The level of increases, the highest sought by the union in 16 years, suggests that stormy wage negotiations with employers can be expected when the talks kick off next month.
“Profits have exploded in the metals industries, Germany has been world export champion for years, the sales margins are the highest they've been since the 60s and never before has so little been spent on wages and salaries measured as part of turnover,” said IG Metall boss Berthold Huber. “Now it's our turn.”
Sectors that may be affected include automobile, semi-conductor and household appliance manufacturing. Agreements reached in the metallurgy sector often set the tone for other German wage talks.
Coming as the country's economy slows, IG Metall's wage demand points to bruising talks with employers that are likely to set the tone for other pay settlements across Europe's largest, export driven economy.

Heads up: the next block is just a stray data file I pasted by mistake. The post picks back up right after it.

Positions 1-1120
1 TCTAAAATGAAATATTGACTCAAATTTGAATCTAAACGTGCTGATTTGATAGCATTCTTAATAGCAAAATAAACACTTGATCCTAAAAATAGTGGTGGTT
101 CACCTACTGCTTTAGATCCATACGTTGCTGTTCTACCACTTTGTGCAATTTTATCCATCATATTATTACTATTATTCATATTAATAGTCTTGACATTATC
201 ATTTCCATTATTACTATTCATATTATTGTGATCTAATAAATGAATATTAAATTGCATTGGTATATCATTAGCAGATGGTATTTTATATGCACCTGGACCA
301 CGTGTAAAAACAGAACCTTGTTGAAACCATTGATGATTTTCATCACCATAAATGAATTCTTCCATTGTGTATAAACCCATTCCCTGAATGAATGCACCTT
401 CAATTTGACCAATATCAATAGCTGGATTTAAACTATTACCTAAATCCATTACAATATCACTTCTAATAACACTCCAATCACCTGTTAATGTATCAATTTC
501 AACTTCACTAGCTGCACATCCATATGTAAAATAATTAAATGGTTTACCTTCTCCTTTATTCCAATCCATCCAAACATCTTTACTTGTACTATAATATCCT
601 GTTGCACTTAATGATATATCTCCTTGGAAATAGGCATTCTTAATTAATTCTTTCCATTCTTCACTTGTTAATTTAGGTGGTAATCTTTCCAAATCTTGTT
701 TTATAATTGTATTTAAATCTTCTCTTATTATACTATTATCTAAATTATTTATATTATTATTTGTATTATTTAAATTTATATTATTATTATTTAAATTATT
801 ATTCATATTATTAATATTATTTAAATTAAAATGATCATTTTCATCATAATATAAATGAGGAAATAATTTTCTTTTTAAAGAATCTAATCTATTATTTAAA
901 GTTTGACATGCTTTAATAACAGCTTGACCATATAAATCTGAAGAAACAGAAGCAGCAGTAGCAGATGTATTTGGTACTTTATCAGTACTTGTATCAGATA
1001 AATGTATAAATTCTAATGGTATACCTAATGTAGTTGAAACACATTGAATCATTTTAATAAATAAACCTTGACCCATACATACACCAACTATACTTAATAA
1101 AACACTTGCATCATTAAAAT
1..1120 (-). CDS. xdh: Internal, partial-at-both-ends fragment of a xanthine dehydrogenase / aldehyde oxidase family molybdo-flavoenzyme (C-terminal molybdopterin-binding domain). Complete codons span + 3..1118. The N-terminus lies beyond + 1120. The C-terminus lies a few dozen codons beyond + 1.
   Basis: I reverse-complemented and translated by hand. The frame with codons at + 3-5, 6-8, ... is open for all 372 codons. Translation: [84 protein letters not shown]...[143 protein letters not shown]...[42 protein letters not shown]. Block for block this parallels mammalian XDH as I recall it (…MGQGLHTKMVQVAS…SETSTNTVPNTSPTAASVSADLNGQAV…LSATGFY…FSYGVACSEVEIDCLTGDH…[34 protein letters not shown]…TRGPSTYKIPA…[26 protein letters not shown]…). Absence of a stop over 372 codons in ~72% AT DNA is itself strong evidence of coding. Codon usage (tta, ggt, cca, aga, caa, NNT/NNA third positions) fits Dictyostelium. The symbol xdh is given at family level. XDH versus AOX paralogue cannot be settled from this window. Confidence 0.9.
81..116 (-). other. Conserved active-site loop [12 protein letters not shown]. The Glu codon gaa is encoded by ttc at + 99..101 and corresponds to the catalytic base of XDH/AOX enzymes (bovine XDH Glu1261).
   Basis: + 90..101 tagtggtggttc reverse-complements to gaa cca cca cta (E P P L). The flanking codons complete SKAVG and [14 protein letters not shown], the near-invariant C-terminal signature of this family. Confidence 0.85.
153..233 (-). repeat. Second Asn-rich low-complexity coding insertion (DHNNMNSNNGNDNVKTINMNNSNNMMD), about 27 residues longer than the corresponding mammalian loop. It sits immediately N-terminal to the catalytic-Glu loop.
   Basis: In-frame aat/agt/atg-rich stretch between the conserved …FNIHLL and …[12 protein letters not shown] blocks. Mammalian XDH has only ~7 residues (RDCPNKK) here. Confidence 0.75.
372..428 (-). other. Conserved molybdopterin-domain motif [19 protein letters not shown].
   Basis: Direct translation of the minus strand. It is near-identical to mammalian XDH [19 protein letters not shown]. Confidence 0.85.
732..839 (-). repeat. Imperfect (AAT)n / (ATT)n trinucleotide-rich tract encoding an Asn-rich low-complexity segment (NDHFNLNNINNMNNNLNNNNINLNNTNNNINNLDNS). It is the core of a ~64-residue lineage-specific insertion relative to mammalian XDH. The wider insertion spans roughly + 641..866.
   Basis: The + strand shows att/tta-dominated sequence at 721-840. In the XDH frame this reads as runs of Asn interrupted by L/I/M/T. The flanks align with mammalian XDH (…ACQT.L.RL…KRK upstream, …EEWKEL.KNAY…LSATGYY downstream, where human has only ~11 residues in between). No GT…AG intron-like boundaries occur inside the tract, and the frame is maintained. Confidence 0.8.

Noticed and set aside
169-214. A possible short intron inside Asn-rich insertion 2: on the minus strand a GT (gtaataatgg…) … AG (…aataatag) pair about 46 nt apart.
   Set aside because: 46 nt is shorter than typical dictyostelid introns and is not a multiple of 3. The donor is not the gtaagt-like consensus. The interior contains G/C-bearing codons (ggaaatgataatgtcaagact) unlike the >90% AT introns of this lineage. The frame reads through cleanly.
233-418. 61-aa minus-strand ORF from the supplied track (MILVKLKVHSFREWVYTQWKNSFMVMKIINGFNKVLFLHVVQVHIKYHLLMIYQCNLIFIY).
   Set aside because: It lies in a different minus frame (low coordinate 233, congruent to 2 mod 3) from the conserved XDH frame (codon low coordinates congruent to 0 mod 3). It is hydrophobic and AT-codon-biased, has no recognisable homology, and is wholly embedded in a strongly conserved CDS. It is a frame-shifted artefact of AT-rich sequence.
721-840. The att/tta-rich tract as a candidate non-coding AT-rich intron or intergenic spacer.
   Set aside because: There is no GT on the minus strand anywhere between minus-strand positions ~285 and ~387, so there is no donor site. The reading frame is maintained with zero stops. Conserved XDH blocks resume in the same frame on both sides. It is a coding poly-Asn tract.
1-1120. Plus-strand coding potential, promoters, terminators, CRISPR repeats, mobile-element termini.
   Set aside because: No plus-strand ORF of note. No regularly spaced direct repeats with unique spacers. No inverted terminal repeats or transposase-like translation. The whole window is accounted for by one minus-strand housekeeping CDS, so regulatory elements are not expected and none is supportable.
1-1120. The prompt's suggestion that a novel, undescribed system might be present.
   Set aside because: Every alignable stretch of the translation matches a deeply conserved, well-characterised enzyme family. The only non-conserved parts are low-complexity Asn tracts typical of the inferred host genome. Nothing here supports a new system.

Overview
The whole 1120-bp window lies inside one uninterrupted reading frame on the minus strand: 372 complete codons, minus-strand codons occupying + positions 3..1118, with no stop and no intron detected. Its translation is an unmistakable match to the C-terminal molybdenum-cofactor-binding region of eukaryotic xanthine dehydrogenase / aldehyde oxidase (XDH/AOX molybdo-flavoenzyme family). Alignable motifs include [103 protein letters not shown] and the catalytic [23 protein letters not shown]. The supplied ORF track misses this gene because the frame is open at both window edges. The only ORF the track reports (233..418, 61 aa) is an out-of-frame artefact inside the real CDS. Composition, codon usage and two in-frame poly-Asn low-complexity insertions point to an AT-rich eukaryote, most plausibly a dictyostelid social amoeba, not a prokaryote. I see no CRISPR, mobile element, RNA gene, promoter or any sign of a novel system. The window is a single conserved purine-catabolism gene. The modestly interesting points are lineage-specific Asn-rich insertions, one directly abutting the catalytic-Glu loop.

Current pay accords in the auto, IT and household goods industries expire on October 31 so the outcome will be closely watched by all sides, including car makers such as BMW and Volkswagen, and industrial giants like Siemens.
The European Central Bank too will be concerned, anxious that salaries should not rise too fast and stoke inflation which has just begun to come off record highs, slipping to 3.8 percent in August from 4.0 percent in July.
"High wage demands in Germany will not make monetary policy easier for the ECB" since they lessen the chances of reducing interest rates to support ailing economies, said Commerzbank analyst Eckart Tuchtfeld.